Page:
I can point to a few polls that provide the opposite results of what Paragon found. I wrote about one back in January, conducted by the polling company Latino Decisions. The researchers also targeted Latinos in North Carolina, Florida, and Colorado — all battleground states — on this issue a few weeks ago by phone, asking them:

Imagine one candidate strongly favored reducing pollution in the air and water, while another candidate opposed those efforts as bad for business. Would this difference make you much more likely to vote, somewhat more likely to vote, slightly more likely to vote, or have no effect on whether you choose to vote?

Far more said they were likely to support a candidate who favored reducing pollution in every state.

So which poll is correct? Do Latinos love or hate climate regulations? Well, much of the answer is based on how the question is framed. While Latino Decisions’ question focused on pollution, Paragon focused on pocketbooks. For Paragon’s stats that say six out of 10 voters want lower energy prices instead of new climate change regs, the question was: “Would you prefer to see the Obama Administration focus on keeping energy prices low or issue new regulations to combat climate change, regardless of how much electricity prices might increase?” As if we need to choose between one or the other.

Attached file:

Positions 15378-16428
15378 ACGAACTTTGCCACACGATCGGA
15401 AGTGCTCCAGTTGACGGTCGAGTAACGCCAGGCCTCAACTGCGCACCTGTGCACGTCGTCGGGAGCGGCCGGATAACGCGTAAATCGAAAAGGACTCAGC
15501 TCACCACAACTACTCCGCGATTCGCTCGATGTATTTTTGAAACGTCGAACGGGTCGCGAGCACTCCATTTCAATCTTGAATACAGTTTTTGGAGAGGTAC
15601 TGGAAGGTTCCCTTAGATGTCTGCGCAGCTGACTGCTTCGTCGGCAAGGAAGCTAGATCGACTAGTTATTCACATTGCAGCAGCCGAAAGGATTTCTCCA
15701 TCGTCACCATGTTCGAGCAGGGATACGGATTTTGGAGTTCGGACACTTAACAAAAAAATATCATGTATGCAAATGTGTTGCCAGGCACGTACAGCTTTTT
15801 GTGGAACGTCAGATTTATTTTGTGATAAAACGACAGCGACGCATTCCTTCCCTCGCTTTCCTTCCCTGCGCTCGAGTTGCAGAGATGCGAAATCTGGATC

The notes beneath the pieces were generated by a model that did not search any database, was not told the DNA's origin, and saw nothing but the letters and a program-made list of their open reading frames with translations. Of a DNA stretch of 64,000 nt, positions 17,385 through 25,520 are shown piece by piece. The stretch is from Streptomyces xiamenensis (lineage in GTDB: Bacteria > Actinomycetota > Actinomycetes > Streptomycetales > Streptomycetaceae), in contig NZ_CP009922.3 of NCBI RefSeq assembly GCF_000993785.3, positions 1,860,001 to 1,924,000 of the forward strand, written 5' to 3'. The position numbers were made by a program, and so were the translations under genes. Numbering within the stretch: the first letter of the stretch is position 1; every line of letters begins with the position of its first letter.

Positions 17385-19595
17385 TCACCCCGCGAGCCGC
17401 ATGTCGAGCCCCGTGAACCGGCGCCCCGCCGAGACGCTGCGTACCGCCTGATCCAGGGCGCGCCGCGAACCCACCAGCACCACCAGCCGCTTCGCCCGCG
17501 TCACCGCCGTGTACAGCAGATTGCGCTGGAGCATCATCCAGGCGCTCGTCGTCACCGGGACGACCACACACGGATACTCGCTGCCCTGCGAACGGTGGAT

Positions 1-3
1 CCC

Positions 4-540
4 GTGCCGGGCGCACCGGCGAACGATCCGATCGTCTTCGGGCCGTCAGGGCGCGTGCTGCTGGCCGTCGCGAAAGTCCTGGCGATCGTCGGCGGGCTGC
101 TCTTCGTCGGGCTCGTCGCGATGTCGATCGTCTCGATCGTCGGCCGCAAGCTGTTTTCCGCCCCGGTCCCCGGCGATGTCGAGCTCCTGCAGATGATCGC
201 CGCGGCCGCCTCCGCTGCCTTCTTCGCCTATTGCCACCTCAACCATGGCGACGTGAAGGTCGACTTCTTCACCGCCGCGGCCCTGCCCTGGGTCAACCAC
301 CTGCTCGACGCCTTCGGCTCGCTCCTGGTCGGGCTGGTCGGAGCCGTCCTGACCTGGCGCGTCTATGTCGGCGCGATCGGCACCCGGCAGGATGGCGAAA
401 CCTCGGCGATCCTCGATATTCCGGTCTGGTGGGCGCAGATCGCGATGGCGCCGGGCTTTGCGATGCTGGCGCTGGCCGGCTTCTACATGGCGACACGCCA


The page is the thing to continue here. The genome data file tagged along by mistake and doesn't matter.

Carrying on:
They’re very different asks: Do you want a candidate that supports fighting pollution? Or the one who thinks that’s bad for business? Or the one who wants to keep energy prices low? And they all tell us nothing about how Latino people think about these issues on a daily basis. Same goes for black people. Perhaps the answer to all these questions is “Yes,” simultaneously. Black and Latino voters want our government to fight pollution, and to keep energy costs low, and to bring new climate change regulations.